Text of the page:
Captive Benchmarking Report 2014: The Evolution of Captives – 50 Years Later
Companies may be using captives more as a tool to generate operational and risk management value rather than for their tax efficiencies, the report suggests.
Since the credit crisis, a large proportion of captives have entered into intercompany investments with their parent company and affiliates. Thanks to increased flexibility from the regulators with this type of investment, it is now the most common among captives.
For the 2014 edition of our annual Captive Benchmarking Report, Marsh benchmarked 1,148 captives, including a vast array of captives, risk retention groups, non-traditional captives (such as special purpose vehicles), and life insurance captives. This broad sample gives us unprecedented benchmarking data and metrics to compare and contrast the industry and allows us to identify current and future trends.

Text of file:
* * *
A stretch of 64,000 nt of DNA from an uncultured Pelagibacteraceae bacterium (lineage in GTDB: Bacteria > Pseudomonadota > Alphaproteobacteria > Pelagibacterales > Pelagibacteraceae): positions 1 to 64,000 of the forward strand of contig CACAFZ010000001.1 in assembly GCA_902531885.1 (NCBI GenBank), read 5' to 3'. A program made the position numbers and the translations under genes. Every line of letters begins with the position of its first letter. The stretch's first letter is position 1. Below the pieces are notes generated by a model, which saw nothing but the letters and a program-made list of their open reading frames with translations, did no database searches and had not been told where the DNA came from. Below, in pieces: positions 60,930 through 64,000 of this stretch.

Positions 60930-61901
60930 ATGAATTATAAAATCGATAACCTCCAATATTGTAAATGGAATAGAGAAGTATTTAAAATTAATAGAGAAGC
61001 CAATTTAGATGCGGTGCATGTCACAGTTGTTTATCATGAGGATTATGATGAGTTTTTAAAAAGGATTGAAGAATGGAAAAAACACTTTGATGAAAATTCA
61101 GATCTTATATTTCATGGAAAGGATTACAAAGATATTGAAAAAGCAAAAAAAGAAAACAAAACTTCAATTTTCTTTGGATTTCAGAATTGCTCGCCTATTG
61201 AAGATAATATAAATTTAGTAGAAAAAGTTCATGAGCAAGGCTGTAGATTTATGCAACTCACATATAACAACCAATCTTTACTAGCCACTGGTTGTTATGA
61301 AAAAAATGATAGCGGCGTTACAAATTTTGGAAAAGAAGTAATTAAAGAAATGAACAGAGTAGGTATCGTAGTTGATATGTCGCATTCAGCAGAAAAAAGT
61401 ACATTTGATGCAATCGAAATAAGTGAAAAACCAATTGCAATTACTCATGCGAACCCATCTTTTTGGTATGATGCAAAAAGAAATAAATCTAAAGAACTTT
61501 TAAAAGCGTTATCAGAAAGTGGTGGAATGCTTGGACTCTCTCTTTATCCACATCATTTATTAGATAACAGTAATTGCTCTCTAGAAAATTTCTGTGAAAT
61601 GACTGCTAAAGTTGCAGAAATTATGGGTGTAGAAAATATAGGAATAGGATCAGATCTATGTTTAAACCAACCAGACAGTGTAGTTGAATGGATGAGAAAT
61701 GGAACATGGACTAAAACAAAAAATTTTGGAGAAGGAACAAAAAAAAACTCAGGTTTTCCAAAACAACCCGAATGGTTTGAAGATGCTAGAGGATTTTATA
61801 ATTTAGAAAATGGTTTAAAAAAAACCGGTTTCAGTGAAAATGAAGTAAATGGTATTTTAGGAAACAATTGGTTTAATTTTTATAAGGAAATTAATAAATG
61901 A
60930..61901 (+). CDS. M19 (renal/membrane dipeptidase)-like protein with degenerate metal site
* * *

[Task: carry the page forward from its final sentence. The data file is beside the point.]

Among the key findings from the report:
- Only one-third of United States captive owners treat their captives as insurance companies for United States federal income tax purposes, suggesting that captives are being used more as a tool to generate operational and risk management value than for their tax efficiencies.
- Small captives, created by midsize companies writing less than $1.2 million in premium, are the most common form of new captives in the United States.
- To qualify as insurance companies for tax purposes, more than two-in-three small captives are opting for the brother/sister approach, where a captive owner is a holding company with several subsidiaries.
- More captives are underwriting voluntary employee benefits, such as critical illness, identity theft, pet insurance, group home, group auto, and group umbrella.